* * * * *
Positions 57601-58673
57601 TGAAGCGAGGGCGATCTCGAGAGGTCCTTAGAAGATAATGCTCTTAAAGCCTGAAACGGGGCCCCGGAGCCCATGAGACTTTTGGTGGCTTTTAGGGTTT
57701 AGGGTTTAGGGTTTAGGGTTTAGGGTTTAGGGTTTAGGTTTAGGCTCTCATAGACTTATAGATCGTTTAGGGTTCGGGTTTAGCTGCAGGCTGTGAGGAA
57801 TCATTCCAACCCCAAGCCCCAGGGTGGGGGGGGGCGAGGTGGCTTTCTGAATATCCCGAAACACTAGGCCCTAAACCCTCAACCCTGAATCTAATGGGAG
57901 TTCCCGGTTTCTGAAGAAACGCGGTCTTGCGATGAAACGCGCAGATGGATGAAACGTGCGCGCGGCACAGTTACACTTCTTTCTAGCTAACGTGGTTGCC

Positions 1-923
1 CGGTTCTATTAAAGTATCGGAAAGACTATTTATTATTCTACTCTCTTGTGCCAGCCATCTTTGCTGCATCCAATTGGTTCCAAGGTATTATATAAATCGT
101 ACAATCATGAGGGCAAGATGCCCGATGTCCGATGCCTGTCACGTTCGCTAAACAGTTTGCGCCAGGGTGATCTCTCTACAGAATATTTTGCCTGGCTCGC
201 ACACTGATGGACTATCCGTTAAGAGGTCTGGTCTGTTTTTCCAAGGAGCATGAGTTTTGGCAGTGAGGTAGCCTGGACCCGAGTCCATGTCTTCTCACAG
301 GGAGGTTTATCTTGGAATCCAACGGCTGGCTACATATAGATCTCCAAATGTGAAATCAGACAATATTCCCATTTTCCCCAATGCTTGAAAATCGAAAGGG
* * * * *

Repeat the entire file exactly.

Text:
Positions 57601-58673
57601 TGAAGCGAGGGCGATCTCGAGAGGTCCTTAGAAGATAATGCTCTTAAAGCCTGAAACGGGGCCCCGGAGCCCATGAGACTTTTGGTGGCTTTTAGGGTTT
57701 AGGGTTTAGGGTTTAGGGTTTAGGGTTTAGGGTTTAGGTTTAGGCTCTCATAGACTTATAGATCGTTTAGGGTTCGGGTTTAGCTGCAGGCTGTGAGGAA
57801 TCATTCCAACCCCAAGCCCCAGGGTGGGGGGGGGCGAGGTGGCTTTCTGAATATCCCGAAACACTAGGCCCTAAACCCTCAACCCTGAATCTAATGGGAG
57901 TTCCCGGTTTCTGAAGAAACGCGGTCTTGCGATGAAACGCGCAGATGGATGAAACGTGCGCGCGGCACAGTTACACTTCTTTCTAGCTAACGTGGTTGCC

Positions 1-923
1 CGGTTCTATTAAAGTATCGGAAAGACTATTTATTATTCTACTCTCTTGTGCCAGCCATCTTTGCTGCATCCAATTGGTTCCAAGGTATTATATAAATCGT
101 ACAATCATGAGGGCAAGATGCCCGATGTCCGATGCCTGTCACGTTCGCTAAACAGTTTGCGCCAGGGTGATCTCTCTACAGAATATTTTGCCTGGCTCGC
201 ACACTGATGGACTATCCGTTAAGAGGTCTGGTCTGTTTTTCCAAGGAGCATGAGTTTTGGCAGTGAGGTAGCCTGGACCCGAGTCCATGTCTTCTCACAG
301 GGAGGTTTATCTTGGAATCCAACGGCTGGCTACATATAGATCTCCAAATGTGAAATCAGACAATATTCCCATTTTCCCCAATGCTTGAAAATCGAAAGGG